b. If they order something generically, ie: ‘vodka & coke’, ask whether they have a preferred vodka or whether you could recommend one. Provide a recommendation based on the category that the customer would usually prefer to drink and then proceed to propose a serve with similar flavours using the more premium brand. Always remember that if you are recommending a more expensive premium product (KETEL ONE for example) explain why. ‘You must try it with KETEL ONE; it’s so much smoother than our pouring brand.’

c. When customers are ordering a drink, another a simple way to upsell is to ask whether they would like to make it a double. However, it is important to remember to look out for signs of excessive drinking and ensure your customers are drinking responsibly.

2. With food, give some thought to what drinks pair well with which dishes.

For example, upselling beer (if you have given it some prior thought) is so easy with food. Instead of just taking a customer’s usual lager order, respond with a statement like, ‘instead of your usual, how about giving beer X a try, it goes perfectly with that pasta you just ordered.’ Approaches like this have an extremely high success rate.

3. When asking whether a customer wants another drink.

Instead of asking, ‘same again?’ how about suggesting something else. Something like, ‘Instead of another GORDON’S and tonic, how about taking the G&T to another level and trying a TANQUERAY & tonic with a splash of grapefruit bitters?’

5. Use the menu

A great way to upsell to more profitable serves is by using your menu. Menus help undecided customers decide what to order and can help promote the serves that you want to upsell, such as the signature serves of your outlet.

Communication is key

Everything you say, the way you say it, your facial expressions and your general body language, all impact the message you are trying to communicate. Here are some tips:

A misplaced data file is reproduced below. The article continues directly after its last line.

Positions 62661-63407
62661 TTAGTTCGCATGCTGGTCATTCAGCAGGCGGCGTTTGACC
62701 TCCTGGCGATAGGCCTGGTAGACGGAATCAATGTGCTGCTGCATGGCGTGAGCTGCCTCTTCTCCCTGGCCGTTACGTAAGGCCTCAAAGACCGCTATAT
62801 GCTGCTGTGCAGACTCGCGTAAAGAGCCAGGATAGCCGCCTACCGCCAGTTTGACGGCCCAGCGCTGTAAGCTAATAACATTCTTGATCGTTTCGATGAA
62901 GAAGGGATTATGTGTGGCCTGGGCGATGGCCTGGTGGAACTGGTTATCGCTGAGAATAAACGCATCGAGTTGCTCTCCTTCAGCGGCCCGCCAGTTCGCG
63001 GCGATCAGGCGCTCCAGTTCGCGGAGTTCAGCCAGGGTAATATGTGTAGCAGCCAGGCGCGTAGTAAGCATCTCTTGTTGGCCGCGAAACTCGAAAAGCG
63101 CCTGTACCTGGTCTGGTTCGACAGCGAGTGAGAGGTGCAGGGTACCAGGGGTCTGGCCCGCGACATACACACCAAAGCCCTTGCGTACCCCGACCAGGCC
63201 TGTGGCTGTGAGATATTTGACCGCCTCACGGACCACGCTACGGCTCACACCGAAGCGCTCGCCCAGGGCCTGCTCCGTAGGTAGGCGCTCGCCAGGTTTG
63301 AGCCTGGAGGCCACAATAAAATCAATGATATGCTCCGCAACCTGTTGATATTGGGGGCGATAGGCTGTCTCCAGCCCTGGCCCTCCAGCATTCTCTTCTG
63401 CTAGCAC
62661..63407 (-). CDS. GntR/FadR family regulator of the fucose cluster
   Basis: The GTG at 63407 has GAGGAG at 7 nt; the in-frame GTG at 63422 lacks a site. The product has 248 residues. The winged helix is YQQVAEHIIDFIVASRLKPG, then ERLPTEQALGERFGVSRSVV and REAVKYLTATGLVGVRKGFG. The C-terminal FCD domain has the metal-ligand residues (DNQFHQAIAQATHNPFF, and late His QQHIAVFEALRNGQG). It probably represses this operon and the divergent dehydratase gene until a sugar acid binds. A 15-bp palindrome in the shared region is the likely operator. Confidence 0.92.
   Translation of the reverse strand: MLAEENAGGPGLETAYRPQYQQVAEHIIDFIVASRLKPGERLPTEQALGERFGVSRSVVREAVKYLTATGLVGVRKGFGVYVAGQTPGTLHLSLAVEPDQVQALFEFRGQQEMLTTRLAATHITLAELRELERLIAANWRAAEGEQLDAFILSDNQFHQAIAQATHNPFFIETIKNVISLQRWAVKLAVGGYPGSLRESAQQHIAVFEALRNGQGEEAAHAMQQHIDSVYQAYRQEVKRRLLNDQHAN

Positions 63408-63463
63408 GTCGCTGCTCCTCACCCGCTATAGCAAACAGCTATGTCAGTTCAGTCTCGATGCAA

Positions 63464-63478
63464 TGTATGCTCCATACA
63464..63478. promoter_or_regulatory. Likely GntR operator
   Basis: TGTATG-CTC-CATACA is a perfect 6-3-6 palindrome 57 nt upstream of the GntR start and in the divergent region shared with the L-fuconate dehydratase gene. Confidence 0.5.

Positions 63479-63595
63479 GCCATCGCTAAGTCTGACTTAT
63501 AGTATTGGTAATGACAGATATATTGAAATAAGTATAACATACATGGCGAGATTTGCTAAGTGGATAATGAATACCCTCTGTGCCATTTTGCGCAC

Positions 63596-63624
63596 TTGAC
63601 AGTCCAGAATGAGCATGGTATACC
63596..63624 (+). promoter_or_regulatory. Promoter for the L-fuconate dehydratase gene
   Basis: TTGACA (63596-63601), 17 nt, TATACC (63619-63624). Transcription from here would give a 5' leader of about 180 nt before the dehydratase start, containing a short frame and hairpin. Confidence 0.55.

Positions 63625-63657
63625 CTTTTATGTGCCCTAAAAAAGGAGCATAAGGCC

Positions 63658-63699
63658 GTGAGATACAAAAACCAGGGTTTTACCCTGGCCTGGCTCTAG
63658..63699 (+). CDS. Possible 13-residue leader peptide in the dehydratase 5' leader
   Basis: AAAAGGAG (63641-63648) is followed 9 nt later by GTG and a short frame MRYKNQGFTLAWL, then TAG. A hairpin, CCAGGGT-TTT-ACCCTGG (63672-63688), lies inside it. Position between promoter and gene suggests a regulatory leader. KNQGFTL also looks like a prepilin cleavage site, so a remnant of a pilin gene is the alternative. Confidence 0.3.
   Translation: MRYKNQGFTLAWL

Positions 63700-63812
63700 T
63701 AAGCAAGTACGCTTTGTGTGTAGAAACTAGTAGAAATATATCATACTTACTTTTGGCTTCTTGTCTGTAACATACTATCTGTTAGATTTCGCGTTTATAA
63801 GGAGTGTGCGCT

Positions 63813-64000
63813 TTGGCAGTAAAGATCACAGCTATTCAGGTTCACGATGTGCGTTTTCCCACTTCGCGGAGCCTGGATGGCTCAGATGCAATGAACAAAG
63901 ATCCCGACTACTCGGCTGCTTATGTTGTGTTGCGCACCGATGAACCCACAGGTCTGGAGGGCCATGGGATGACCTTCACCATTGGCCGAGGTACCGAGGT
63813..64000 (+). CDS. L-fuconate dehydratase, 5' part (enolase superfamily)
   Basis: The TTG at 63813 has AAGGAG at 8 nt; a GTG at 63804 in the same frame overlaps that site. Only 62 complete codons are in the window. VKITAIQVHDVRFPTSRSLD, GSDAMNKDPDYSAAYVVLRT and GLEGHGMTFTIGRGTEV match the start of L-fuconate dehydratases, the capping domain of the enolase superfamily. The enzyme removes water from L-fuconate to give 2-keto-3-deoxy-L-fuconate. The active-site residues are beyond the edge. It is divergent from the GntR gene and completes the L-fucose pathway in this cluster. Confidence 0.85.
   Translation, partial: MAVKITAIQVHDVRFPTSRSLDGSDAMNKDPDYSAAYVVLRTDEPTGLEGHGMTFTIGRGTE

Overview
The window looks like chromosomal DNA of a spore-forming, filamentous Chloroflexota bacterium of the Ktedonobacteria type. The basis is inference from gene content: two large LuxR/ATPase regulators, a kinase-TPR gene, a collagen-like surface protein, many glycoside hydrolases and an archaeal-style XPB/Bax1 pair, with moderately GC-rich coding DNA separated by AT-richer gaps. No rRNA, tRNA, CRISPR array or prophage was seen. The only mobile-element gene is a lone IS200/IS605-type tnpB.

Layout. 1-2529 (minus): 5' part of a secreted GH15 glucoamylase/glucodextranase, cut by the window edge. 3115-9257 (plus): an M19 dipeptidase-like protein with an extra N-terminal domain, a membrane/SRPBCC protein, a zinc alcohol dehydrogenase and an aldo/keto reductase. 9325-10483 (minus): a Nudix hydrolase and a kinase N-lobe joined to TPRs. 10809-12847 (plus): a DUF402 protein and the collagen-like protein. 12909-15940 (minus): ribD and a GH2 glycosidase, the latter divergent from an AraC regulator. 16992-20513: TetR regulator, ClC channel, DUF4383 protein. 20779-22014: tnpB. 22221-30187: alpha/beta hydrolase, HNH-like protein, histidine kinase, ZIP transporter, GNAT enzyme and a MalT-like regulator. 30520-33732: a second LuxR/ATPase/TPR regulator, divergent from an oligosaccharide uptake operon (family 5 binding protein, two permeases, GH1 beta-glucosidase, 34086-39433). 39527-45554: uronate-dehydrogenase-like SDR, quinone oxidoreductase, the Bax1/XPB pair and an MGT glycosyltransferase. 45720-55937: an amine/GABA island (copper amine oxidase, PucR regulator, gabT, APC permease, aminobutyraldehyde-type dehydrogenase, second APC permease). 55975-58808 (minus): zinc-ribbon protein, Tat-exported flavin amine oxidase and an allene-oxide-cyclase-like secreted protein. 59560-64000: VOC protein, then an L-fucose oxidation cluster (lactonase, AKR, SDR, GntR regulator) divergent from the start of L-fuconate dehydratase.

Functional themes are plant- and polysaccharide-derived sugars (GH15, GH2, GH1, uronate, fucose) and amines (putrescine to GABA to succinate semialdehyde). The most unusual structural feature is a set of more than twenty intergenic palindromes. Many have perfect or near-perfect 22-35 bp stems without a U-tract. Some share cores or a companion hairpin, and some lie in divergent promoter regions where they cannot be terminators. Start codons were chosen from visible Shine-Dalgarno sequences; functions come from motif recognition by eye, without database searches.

1. Use positive eye contact

This means regularly connecting with the person or people you are speaking with by looking into their eyes.

2. Whilst smiling is important, it’s not so important that you should fake it

A fake smile can be picked up by most people instinctively and they will experience a lack of trust in you as a result. Far more important than smiling is a need to project your passion for what you are recommending both vocally and physically. If a customer can feel your enthusiasm for your suggestion they are very likely to go along with you.

3. Consider the language you use

Telling a customer that the whisky you suggested is ‘nice’ won’t have the same effect as saying that it is ‘delicious’ or ‘gorgeous’. Using expressive, descriptive words will be more likely to draw a positive response from them.

4. What do you sound like? Words alone don’t tell the story

Our voices give our words context, impact and meaning. It is important that we sound enthusiastic, passionate and believable. Remember, you can describe something in beautiful terms, but if you sound bored, fed up or disinterested then your words will have no effect whatsoever.

Practise upselling!

Upselling is an art and as with any art, developing your skills and putting them into practice over time is the key to becoming better at it. If things don’t go perfectly first time around, consider what didn’t work and then give it another try. It is your perseverance that will lead to the transformation of your business going forward.